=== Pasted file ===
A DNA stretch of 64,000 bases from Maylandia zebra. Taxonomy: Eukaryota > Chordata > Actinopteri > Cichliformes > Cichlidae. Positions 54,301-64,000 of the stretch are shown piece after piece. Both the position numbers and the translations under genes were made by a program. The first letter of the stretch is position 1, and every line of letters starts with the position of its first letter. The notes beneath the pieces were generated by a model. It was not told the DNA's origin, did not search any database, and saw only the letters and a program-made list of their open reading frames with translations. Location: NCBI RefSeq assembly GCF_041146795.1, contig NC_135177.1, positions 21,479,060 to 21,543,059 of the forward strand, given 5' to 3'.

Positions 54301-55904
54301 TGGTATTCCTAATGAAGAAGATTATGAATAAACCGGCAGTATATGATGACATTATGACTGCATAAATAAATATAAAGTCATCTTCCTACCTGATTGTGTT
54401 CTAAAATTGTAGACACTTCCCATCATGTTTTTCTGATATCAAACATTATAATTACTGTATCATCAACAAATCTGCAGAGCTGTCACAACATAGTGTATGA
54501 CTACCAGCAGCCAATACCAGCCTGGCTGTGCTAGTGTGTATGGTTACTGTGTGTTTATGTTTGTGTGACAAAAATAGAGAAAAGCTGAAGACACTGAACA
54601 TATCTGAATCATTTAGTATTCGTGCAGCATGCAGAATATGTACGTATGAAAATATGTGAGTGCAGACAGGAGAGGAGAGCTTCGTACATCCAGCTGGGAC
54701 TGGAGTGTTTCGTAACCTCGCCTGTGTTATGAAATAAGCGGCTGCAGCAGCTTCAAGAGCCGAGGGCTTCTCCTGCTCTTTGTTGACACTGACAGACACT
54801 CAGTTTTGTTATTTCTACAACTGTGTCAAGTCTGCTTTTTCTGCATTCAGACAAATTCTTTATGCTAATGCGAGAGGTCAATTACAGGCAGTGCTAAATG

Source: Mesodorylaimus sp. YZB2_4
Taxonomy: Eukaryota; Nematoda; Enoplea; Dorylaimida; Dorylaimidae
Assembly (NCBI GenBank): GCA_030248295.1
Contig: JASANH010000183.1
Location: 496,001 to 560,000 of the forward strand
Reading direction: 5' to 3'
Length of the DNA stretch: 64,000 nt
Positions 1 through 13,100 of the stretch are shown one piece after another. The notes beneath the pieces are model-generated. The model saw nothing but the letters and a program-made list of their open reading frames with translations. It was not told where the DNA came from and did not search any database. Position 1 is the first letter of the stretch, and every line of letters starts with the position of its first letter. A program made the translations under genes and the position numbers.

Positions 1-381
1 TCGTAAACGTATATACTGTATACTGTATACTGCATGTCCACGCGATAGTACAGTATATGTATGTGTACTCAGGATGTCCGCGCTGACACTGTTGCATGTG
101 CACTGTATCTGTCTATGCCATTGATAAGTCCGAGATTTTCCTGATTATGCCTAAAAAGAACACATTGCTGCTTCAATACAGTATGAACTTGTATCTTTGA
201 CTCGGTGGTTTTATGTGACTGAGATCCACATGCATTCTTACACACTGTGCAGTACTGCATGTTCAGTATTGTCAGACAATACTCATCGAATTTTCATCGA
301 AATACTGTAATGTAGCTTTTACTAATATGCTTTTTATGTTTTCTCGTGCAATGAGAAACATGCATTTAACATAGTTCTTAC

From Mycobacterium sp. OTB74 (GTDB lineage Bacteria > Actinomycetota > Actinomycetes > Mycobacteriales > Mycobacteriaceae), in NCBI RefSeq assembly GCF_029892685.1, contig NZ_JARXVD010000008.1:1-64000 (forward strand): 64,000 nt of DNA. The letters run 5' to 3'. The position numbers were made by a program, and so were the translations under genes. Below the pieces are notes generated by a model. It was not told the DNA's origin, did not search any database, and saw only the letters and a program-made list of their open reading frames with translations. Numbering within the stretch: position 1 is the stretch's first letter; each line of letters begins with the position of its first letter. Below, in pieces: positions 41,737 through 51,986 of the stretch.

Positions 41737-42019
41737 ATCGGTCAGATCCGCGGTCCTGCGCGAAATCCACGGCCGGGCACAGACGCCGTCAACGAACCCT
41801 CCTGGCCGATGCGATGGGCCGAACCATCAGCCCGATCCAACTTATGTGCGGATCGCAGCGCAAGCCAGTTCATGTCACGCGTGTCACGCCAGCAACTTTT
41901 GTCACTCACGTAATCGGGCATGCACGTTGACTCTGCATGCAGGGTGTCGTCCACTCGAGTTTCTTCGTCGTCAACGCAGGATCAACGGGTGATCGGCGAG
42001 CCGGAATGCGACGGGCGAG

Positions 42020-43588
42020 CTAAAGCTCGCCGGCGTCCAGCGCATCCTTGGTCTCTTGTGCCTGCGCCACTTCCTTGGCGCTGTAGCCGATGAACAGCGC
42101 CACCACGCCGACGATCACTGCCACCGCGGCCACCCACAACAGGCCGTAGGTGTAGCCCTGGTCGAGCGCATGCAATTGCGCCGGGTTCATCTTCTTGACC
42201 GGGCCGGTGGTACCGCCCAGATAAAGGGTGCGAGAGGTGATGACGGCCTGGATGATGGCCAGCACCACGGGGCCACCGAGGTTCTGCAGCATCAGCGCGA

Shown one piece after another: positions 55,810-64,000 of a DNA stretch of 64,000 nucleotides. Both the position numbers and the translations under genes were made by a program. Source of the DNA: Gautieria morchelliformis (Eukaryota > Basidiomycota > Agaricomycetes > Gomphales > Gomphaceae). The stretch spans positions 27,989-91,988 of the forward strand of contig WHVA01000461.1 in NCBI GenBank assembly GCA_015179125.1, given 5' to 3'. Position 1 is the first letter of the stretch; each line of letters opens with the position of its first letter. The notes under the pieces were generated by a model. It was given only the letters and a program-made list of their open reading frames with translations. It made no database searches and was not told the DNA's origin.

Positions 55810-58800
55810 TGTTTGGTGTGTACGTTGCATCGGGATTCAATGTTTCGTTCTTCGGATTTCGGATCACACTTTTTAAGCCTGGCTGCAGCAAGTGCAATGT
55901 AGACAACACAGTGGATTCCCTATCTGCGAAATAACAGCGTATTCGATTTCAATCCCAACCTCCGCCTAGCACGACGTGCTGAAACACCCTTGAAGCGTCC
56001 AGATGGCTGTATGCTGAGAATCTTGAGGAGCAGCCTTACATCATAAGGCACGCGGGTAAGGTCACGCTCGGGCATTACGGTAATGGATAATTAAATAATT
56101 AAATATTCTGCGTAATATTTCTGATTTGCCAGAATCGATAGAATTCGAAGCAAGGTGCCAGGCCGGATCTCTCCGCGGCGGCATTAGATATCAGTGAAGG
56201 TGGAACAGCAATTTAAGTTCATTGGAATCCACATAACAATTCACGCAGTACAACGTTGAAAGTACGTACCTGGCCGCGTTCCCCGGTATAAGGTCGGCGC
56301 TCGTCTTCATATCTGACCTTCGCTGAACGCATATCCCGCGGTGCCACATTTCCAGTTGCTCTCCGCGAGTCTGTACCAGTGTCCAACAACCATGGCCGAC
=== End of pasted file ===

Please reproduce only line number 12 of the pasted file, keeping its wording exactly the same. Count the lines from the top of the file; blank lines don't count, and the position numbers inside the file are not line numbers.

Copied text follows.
Contig: JASANH010000183.1